NV-III-7.5 The imputation of return to land, capital, and labour, according to the measure of their respective productive contributions, is a natural economic dictate; it holds in all forms of economic life – in the communistic state as well as in the present one. It may – possibly – be a just demand that the whole product be given over to the labourers as personal income; but in any case, and even should this come to pass, it is an economic demand that the products be credited to the sources of the return, according to the contributions which they afford, in order that we may have a standard for the further employment of the means of production.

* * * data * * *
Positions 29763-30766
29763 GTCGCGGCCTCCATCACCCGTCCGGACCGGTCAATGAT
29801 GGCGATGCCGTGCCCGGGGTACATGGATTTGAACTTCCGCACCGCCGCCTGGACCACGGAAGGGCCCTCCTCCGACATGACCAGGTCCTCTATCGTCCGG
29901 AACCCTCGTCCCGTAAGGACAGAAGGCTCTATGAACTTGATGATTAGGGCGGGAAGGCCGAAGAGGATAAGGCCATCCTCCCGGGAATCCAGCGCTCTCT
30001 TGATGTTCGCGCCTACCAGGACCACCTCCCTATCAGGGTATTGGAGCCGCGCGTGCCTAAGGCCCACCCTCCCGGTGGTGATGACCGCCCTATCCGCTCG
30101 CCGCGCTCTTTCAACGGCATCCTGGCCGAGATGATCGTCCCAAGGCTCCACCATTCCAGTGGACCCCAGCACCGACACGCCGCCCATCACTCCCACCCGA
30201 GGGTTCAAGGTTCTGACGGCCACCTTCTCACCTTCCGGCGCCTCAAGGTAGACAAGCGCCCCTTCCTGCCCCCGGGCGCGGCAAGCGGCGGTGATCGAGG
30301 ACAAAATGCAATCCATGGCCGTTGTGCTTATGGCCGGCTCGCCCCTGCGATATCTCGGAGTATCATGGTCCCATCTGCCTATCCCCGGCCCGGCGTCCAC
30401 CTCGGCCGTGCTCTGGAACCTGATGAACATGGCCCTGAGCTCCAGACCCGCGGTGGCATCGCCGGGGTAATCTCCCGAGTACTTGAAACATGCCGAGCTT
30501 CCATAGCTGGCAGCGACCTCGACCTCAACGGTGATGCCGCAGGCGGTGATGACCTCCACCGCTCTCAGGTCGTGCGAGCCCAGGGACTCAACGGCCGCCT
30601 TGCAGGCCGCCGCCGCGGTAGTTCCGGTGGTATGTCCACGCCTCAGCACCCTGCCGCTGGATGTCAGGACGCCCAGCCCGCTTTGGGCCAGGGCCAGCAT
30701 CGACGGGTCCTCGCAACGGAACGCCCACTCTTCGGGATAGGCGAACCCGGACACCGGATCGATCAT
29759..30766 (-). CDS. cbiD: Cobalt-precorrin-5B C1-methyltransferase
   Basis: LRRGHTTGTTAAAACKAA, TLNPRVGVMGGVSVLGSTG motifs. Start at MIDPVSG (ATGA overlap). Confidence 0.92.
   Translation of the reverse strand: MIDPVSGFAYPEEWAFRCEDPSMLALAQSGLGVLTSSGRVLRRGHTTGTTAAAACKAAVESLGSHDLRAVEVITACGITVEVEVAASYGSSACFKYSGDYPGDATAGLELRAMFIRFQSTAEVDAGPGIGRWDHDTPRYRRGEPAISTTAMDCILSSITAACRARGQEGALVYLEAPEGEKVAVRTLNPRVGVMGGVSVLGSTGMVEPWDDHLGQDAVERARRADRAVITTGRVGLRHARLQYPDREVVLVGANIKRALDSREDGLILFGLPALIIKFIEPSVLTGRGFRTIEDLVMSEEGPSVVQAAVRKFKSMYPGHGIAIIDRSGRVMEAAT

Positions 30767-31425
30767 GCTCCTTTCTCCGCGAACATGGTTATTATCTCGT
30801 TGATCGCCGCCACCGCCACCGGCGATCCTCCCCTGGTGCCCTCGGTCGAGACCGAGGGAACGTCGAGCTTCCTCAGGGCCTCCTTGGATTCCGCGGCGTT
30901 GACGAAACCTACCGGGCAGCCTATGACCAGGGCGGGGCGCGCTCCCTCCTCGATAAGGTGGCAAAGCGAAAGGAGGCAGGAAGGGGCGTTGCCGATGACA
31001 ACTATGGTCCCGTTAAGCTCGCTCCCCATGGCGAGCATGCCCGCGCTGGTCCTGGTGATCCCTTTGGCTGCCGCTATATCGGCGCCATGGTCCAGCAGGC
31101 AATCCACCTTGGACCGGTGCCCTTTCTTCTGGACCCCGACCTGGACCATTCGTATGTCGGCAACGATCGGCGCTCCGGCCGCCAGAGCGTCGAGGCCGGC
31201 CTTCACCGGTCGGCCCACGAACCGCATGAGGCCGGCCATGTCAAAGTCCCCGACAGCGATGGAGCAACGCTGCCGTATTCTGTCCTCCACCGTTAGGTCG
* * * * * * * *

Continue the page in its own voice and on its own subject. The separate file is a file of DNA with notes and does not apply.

NV-III-7.6 It need scarcely be said that there is a limit to the application of this law. When too large a number of production goods are grouped together as one unit – as when theorists talk of all kinds of labour as “labour,” all kinds of capital as “capital,” and all varieties of ground as “land” – there is no longer the number of equations necessary for any solution. Of “land, capital, and labour” there is nothing to be said except that, together, they bring forth everything; alone, nothing. In practical life, we have often occasion to look at things in this wholesale way. But, even if these occasions were more frequent than they actually are, the individual imputation would not be any the less necessary. Although production is carried on under these wholesale modes and conditions required for preparation, introduction, and security, still, in the conduct of production it necessarily comes, in the long run, to detailed calculation. The man who calculates the result most exactly, who measures and makes a difference as regards even the smallest amounts, will, so far as it depends on the working out, get the largest total result; while the poorest will fall to him who estimates things only in the gross, and in an outward and superficial way. If it be everywhere a sign and a principle of human advance that we make more and more minute division and classification of causes, it must also be so in the great sphere of economic life. If socialism means to do away with the productive imputation, it will induce a condition of things worse than that experienced in the deepest barbarism. The savage knows what he owes to his net, and what to his bow and arrow, and would be badly off if he did not know. Happily the same instinct which directs him is possessed by all men, and no amount of theories will ever make people neglect to measure the effects of the productive powers in the way that practical self-interest demands.